Sources of Inspiration - Driver of Bus 209

It’s really funny where some of your sources of inspiration/motivation come from. The last week, I’ve been relegated to walking instead of running due to a very sore knee (Youngsters: it really sucks getting old).  The benefit of all this is that I’ve actually noticed things along the way. Paid attention. Experienced.

At Shawnee Mission Northwest High School, they store a number of buses that pick up students in a big parking lot by the street. Because of my walking, I’ve learned they start up the buses at 7:00 am, warm them up and off they go. The second day of walking by, I noticed a gentleman walking around bus 209. Touching the back brake light. Wiggling a mirror. Bending down and looking in the wheel well.  This happened morning after morning, and I developed a sense of great marvel at the care and consideration this bus driver was giving to his bus before picking up any students. None of the others were. He didn’t have to, I’m assuming, and in fact there are probably some kind of union rules about how much a driver should be expected to do, and so forth.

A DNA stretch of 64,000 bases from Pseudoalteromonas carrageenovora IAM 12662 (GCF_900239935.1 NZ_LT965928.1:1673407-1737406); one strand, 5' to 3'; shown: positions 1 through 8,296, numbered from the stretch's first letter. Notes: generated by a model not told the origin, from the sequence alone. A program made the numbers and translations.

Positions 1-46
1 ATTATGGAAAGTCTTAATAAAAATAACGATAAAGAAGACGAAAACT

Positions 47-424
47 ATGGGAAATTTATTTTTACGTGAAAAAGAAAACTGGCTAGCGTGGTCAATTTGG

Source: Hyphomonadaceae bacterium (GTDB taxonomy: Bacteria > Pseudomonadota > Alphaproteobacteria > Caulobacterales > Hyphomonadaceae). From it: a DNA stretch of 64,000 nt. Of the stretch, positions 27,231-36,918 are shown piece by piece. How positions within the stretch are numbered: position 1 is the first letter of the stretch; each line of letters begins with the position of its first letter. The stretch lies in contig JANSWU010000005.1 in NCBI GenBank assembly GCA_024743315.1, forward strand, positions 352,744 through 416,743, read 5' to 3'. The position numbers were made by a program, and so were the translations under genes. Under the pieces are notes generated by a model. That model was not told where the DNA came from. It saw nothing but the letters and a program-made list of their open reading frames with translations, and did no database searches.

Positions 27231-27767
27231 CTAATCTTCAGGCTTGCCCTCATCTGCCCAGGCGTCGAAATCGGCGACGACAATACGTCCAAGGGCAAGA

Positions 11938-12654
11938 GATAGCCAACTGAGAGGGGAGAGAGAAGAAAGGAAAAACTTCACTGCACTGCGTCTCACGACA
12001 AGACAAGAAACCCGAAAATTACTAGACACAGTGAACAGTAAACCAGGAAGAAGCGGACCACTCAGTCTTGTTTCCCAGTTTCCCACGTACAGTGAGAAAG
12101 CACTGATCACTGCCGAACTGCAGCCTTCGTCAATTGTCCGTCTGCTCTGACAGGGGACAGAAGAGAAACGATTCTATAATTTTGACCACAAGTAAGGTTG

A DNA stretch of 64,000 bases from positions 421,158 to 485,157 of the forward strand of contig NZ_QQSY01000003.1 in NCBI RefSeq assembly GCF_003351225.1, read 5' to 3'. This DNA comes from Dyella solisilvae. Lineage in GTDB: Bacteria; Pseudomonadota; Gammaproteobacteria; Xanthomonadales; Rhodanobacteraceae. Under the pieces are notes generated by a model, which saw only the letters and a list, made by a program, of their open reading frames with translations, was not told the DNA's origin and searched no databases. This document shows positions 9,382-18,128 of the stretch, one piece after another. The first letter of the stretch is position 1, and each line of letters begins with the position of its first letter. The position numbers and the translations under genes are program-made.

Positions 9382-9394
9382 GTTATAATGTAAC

This driver simply cared about doing the best work, the best job, period. Regardless of his role, status or contract, he was doing what he felt was needed to do good work. It made me reflect on my work. No matter what the assignment or visibility, was I bringing the same level of thoughtfulness to my work? Was I approaching my work with the idea that it didn’t matter what someone did or didn’t tell me to do - that I should approach the work with passion and vigor for doing great work, period. Probably not. So this week, I was inspired. I worked hard and with great intent on projects large and small. I cared.

Don’t get me wrong - I listened to input, watched my budget and considered what others have to say. But I equally cared about how personally happy I was with the work I created. If I would be proud with what a colleague saw or read. Thank you, driver of bus 209 - whoever you are - for inspiring me this week to simply do great work.